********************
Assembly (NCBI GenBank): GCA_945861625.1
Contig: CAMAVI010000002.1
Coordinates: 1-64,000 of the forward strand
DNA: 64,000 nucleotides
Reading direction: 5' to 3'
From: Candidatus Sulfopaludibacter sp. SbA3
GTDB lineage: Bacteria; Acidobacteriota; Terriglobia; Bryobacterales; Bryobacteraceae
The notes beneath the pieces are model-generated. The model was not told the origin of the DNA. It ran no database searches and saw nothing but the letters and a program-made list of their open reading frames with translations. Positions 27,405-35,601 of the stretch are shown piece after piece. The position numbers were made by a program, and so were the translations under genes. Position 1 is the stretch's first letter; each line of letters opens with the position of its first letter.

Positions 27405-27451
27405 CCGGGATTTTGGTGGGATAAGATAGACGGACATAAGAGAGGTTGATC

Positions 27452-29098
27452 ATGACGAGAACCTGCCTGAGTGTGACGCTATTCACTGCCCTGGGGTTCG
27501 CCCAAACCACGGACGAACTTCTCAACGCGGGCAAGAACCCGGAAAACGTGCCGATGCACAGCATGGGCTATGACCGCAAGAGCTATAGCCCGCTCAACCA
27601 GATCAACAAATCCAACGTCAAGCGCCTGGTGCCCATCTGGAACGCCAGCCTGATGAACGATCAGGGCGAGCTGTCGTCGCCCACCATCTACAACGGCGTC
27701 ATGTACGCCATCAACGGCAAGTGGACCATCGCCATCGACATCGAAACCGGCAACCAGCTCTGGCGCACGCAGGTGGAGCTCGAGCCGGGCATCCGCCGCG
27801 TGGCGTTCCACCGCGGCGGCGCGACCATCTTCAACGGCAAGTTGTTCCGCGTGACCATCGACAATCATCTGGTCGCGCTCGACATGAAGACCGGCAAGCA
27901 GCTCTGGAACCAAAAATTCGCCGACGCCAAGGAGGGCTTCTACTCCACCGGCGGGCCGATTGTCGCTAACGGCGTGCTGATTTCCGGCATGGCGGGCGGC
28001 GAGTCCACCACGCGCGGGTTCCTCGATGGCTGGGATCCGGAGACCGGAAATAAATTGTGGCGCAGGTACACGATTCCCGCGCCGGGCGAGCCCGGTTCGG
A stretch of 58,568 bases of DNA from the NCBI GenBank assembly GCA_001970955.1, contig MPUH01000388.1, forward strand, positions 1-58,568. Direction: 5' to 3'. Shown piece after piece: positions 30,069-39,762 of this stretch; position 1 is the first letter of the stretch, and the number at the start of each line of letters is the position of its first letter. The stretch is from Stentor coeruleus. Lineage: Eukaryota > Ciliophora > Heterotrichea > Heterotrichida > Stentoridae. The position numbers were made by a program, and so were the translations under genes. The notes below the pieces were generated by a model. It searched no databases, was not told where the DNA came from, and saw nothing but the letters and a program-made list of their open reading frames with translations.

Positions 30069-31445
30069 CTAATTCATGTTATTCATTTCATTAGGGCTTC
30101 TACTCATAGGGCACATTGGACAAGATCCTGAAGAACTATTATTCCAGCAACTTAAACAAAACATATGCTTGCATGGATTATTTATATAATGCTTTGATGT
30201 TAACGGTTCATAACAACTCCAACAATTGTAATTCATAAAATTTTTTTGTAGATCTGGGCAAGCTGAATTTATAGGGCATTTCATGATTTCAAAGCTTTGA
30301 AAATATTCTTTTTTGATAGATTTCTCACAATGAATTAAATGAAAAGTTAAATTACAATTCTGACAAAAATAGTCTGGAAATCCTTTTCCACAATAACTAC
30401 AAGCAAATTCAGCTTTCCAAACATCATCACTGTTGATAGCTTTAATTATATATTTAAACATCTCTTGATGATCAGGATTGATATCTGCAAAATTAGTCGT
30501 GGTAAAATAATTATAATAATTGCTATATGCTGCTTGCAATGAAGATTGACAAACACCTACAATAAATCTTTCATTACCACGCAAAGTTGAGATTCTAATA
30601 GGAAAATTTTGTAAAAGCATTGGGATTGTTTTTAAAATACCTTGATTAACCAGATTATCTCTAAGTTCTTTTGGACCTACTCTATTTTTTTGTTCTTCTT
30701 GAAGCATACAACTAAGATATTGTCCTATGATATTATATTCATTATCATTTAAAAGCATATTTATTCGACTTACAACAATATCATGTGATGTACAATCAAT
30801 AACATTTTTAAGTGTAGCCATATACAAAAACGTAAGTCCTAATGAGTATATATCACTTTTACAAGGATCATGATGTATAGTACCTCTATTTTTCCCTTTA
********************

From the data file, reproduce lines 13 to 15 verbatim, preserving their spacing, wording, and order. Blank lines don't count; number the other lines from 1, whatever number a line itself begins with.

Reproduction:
27501 CCCAAACCACGGACGAACTTCTCAACGCGGGCAAGAACCCGGAAAACGTGCCGATGCACAGCATGGGCTATGACCGCAAGAGCTATAGCCCGCTCAACCA
27601 GATCAACAAATCCAACGTCAAGCGCCTGGTGCCCATCTGGAACGCCAGCCTGATGAACGATCAGGGCGAGCTGTCGTCGCCCACCATCTACAACGGCGTC
27701 ATGTACGCCATCAACGGCAAGTGGACCATCGCCATCGACATCGAAACCGGCAACCAGCTCTGGCGCACGCAGGTGGAGCTCGAGCCGGGCATCCGCCGCG